HomeCommentaryLights, camera, action!

Lights, camera, action!

So how can we call ourselves Christians if we become comfortable in the darkness of lies, falsehood and ignorance?

The first time I watched a shooting for a scene in a Tagalog movie, the instruction of the director who was holding a megaphone stuck in my memory. He said, “Lights, camera, action!” In that order. I never heard him say it the other way around: “Action, camera, lights!”

Obviously, both the action and the reeling of the camera’s film would just be wasted if the lights were not first turned on. After all, filmmaking is a relative of photography, which comes from a Greek word, “phos,” “photos,” which means LIGHT. What is there to capture on film without light?

It makes sense therefore why, when God created the world, Genesis tells us his very first command was, “LET THERE BE LIGHT!”




In the Gospel, Jesus says, “You don’t light a lamp and put it under a bushel basket or under a bed.” Meaning, it is foolish to light a lamp and then just hide it; rather you put it on a lamp stand so that it can carry out its purpose, which is to drive away the darkness.

Remember that scientific theory that was falsely attributed to Einstein, “That darkness does not exist by itself; that it is merely the absence of light?” And since we often use darkness as an analogy for evil, it makes sense, too, why for some philosophers “evil is but the absence of good.” It must have been the inspiration behind the famous quotation by Edmund Burke: “The only thing necessary for the triumph of evil is for good people to do nothing.”

On Thursday, we celebrate the memorial of the famous Dominican Saint and philosopher, St. Thomas Aquinas. He was considered a great luminary of his time. It is not true, however, that everyone recognized his brilliance. His ideas were in fact condemned as heretical by the archbishop of Paris. It was not until around 50 years later that he was vindicated by another archbishop, also of Paris.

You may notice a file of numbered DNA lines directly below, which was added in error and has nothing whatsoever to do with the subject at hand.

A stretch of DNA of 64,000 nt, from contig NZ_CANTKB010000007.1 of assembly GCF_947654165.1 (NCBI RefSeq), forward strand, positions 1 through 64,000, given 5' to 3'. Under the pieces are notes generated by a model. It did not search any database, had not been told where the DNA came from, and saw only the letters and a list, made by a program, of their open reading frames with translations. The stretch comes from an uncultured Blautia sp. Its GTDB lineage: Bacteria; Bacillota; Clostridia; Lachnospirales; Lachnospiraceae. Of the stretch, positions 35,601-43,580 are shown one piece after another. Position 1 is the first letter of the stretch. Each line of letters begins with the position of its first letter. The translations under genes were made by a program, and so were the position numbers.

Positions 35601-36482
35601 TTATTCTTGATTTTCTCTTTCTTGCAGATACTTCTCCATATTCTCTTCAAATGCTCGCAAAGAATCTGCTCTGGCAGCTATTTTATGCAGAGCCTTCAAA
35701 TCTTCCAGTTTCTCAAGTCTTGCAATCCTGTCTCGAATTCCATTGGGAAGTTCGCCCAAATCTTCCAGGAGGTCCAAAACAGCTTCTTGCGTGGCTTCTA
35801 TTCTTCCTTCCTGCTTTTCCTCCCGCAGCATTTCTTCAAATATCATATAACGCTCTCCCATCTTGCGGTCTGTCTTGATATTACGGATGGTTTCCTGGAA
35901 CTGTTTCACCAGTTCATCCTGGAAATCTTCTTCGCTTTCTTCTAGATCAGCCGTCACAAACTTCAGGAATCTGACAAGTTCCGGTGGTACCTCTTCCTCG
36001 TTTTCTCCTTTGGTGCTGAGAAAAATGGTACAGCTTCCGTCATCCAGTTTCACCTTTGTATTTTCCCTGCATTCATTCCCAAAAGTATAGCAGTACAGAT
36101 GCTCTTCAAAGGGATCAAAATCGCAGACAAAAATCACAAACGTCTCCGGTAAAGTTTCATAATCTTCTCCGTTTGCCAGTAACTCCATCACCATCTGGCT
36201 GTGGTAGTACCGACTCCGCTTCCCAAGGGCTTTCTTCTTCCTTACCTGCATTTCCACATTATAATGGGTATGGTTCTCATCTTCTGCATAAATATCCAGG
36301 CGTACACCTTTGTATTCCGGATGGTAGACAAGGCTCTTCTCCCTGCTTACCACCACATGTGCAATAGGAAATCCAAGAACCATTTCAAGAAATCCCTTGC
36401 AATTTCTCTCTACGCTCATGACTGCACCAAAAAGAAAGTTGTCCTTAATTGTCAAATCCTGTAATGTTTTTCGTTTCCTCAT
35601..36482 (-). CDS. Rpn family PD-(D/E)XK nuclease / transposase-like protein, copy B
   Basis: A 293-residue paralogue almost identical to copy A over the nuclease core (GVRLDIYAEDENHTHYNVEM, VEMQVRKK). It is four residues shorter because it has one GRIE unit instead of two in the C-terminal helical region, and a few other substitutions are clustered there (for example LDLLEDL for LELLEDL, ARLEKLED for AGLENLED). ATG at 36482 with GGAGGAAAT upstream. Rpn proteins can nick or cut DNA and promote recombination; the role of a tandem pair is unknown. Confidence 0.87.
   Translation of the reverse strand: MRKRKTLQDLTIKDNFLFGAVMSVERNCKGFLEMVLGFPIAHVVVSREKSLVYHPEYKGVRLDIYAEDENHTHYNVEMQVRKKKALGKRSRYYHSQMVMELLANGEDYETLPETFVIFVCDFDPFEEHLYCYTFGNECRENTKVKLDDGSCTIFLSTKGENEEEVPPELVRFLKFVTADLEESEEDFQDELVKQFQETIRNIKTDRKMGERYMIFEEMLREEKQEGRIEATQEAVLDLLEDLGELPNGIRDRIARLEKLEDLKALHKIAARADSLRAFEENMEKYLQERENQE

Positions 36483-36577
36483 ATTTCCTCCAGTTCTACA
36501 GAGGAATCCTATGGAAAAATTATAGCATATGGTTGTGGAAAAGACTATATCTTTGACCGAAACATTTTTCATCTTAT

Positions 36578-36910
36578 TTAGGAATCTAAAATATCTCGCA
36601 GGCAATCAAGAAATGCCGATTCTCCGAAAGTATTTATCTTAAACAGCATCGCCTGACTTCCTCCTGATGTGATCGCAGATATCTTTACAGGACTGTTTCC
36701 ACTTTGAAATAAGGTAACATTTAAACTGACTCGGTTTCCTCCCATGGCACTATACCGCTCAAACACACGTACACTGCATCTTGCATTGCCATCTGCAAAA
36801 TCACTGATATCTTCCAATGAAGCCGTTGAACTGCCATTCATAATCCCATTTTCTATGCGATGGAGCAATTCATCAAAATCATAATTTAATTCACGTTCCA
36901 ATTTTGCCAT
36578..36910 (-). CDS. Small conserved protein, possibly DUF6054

Thomas became notorious after he wrote his compendium of Catholic theology entitled SUMMA THEOLOGIAE, which became very controversial because he built his theology on the foundation of the pagan philosophy of Aristotle.

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Thomas dared to adopt the ideas of Aristotle in the service of Christian theology. Unfortunately, he left his work unfinished after he moved to a Dominican House of Studies in Naples, Italy in December 1273. Apparently, his superior had advised him to do so, just to get him away from controversy in Paris.

In the language of our Gospel, perhaps we may call that an effort to hide this bright luminary under a bushel basket.

Instead of succeeding in suppressing his brilliant ideas, the authorities only made his philosophy even more appealing, such that his name became practically associated with a whole philosophical discipline called Thomism.

Imagine how this brilliant man just stopped teaching and writing, withdrew from the academic limelight and remained in obscurity until the day he died at the age of 49?

According to his secretary and friend, Brother Reginald, Thomas had a kind of religious experience on the feast day of St. Nicholas (in 1273). Apparently, while he was celebrating Mass, he received a revelation that had a profound spiritual impact on him.

St Thomas Aquinas
St Thomas Aquinas

Brother Reginald apparently tried to persuade him to return to writing and finish his theological project. But he said, “The end of my labors has come. After the things that have been revealed to me I feel I can write no more. I have seen things that make my writings seem like straw.”

The better image that I can think of is the irrelevance of a lighted candle under a blazing sunlight. It is probably also what John the Baptist felt in the presence of Jesus. He was a lamp burning brightly and people rejoiced in his light, but John himself kept calling attention to Jesus’ testimony greater than his.

In his Sermon on the Mount, Jesus says to his disciples, “YOU ARE THE LIGHT OF THE WORLD… Therefore let your light shine before people that they may see your good works and give glory to your Father in heaven.”

So how can we call ourselves Christians if we become comfortable in the darkness of lies, falsehood and ignorance?

The Nazi propagandist, Joseph Goebbels, once said, “to turn a lie into a truth, all you need to do is to keep repeating it.” It is supposed to be the basic rule of propaganda. It seems to be also one of the basic principles being followed by propagandists in their use of the social media today.

I am sure St. Paul was already aware of this evil strategy in his own time. And so he says, “We must consider how to rouse one another to love and good works. We should not stay away from our gatherings… (instead, we must) encourage one another, and this, all the more as you see the day drawing near.”

This is a homily delivered by Bishop Pablo Virgilio David of Kalookan for Thursday of the 3rd Week in Ordinary Time, Jan. 28, 2021, Mark 4:21-25

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